As we kick off a new academic year, we explore the new statutory RSHE curriculum, a new media campaign launched to reassure returning pupils and the short courses created to accommodate ‘flexible training’ in 2022.
Tutoring revolution builds as students return to class
Schools will have greater flexibility to offer high-quality, 15-hour tutoring courses that meet the needs of their pupils, in a major expansion of the National Tutoring Programme backed by £1 billion. Just one course of high-quality tutoring has been proven to boost attainment by three to five months, so tutoring will be vital for young people in recovering the teaching hours lost in the last year. The programme is expected to reach up to six million pupils across the country in total over the next three years to ensure students receive the quality catch up support needed. New guidance has also been published to support schools to offer their own teacher-led tuition, expected to reach over one million students this academic year. At Hopscotch, we have first-hand insight into the impact courses and programmes can have on in-curriculum learning and thus, support the expansion of the national tutoring programme which will help thousands to receive the catch-up learning they need.
Media reassurance campaign to get pupils back to school
A cross-channel campaign has been launched to reassure parents and pupils it’s safe to return to school in England has been launched by the government. The campaign will feature Matt Richards, gold medal-winning swimmer at the Tokyo 2020 Olympics, who will draw on his own experience of regular covid testing as part of Team GB to encourage secondary and college students to continue testing from September. The campaign will also feature Dr Ranj Singh, NHS consultant paediatrician and TV presenter who will reassure students and families about the return to school. Even though cases are still on the rise, we feel that the access to covid-vaccines, the instalment of £25million worth of carbon dioxide monitors and ventilation across schools will allow staff, parents, and teachers to feel more reassured about the safe return of classroom learning.
Short university courses to provide flexible training
People looking to study or train at any stage of life will have access to short university or college courses in a recent reshuffling of traditional education. Universities and further education colleges have been invited to bid for a share of £2million to create new ‘short courses’ across five important subject areas: STEM, healthcare, digital innovation, education, and supporting Net Zero. Providers will be tasked with developing courses under these topics, and these can be as short as six weeks or as long as a year if studied part-time. The plans aim to shake the perception that traditional three- and four-year degree courses are the only routes for those who want to pursue further education or training and the first short courses will be available from September 2022. We at Hopscotch are hopeful that these flexible courses will lead to greater access to top jobs among those who choose to go down non-traditional educational routes.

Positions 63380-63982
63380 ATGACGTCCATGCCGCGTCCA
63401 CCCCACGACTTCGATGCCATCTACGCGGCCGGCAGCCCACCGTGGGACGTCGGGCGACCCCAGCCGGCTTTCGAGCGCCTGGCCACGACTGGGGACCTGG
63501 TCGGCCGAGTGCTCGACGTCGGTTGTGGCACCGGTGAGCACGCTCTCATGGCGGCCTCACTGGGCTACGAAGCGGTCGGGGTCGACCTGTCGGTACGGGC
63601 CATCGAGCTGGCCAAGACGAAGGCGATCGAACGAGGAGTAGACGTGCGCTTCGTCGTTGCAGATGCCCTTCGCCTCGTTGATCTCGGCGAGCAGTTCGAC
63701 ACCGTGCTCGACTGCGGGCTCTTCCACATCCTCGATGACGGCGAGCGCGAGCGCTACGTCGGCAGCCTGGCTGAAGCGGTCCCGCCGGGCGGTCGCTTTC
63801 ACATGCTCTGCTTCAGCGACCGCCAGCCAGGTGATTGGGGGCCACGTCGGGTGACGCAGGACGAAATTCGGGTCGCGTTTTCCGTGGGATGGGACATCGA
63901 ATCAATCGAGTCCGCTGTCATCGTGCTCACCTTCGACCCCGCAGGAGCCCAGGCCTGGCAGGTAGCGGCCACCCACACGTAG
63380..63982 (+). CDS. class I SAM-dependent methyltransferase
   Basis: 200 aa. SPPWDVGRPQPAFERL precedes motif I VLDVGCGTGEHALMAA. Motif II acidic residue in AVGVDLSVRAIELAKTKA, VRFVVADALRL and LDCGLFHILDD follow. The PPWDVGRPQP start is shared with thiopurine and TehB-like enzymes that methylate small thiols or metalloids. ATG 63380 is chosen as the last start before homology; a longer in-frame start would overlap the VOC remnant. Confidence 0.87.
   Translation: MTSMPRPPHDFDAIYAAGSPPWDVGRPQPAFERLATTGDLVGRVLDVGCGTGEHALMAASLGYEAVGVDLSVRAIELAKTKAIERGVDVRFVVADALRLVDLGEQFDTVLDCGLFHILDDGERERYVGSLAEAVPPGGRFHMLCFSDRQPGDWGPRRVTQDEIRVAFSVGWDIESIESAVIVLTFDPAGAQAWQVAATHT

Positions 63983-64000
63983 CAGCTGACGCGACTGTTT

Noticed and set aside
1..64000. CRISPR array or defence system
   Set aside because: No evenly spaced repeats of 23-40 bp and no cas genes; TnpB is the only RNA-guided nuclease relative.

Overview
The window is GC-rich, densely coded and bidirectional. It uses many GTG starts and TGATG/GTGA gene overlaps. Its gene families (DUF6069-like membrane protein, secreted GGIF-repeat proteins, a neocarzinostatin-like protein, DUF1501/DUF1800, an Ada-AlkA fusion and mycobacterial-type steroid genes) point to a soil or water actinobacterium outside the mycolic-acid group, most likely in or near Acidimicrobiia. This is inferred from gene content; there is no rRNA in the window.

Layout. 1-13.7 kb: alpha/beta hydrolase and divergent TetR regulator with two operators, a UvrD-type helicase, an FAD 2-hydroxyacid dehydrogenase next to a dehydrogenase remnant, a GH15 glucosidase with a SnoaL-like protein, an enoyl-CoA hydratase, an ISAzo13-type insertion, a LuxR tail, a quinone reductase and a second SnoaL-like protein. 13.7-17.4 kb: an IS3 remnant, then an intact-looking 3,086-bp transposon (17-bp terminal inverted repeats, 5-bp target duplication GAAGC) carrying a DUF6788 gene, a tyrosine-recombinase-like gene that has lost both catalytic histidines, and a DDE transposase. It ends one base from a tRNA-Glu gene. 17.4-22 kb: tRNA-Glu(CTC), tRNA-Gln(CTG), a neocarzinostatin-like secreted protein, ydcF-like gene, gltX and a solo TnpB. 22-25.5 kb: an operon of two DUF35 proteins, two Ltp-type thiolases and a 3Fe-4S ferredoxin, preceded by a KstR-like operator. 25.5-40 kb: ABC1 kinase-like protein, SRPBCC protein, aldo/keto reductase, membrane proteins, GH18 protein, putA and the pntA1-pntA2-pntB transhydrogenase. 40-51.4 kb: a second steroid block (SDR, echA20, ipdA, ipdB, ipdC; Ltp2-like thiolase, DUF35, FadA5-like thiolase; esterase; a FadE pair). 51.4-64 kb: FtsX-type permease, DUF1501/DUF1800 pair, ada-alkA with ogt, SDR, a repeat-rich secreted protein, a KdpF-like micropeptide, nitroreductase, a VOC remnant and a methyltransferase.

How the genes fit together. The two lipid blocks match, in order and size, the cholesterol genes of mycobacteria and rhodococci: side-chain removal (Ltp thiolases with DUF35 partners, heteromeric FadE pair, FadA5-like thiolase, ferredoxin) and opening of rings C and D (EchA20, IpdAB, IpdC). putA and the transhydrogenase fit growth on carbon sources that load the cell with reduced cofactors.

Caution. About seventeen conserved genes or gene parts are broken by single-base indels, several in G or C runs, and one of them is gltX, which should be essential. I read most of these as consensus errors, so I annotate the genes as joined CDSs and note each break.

‘Operation Warm Welcome’ underway to support Afghan arrivals in the UK
A significant cross-government effort is underway, dubbed ‘Operation Warm Welcome’, to ensure Afghans arriving in the UK receive the vital support they need to rebuild their lives, find work, pursue education, and integrate into their local communities. To give children and young adults the best start in life the government is making at least £12 million available to prioritise additional school places so children can be enrolled as soon as possible, and to provide school transport, specialist teachers and English language support to assist with learning. Further funding will be provided for up to 300 undergraduate and postgraduate scholarships for Afghans at UK universities and adults will also be able to access English language courses free of charge. While many will speak English through their work with the British Forces and as translators, these language classes will ensure all their family members can fully integrate into their local communities.
Relationships and sex education: What you need to know
The statutory content referred to as ‘RSHE’ will now make up the majority of schools’ PSHE education. Notably, RSHE came into effect in September 2020 following fears of increased sexual misconduct, however many schools were not ready to implement this new curriculum because of the enormous pressure and challenges of the pandemic. The Department for Education gave schools more time as a result and advised that all schools should have the curriculum in place by September 2021. Schools and colleges will now be obligated to publish their relationships education/relationships and sex education policy on the school website alongside an overview of how content will be covered. This is summary piece from TES is a great overview of the new approach.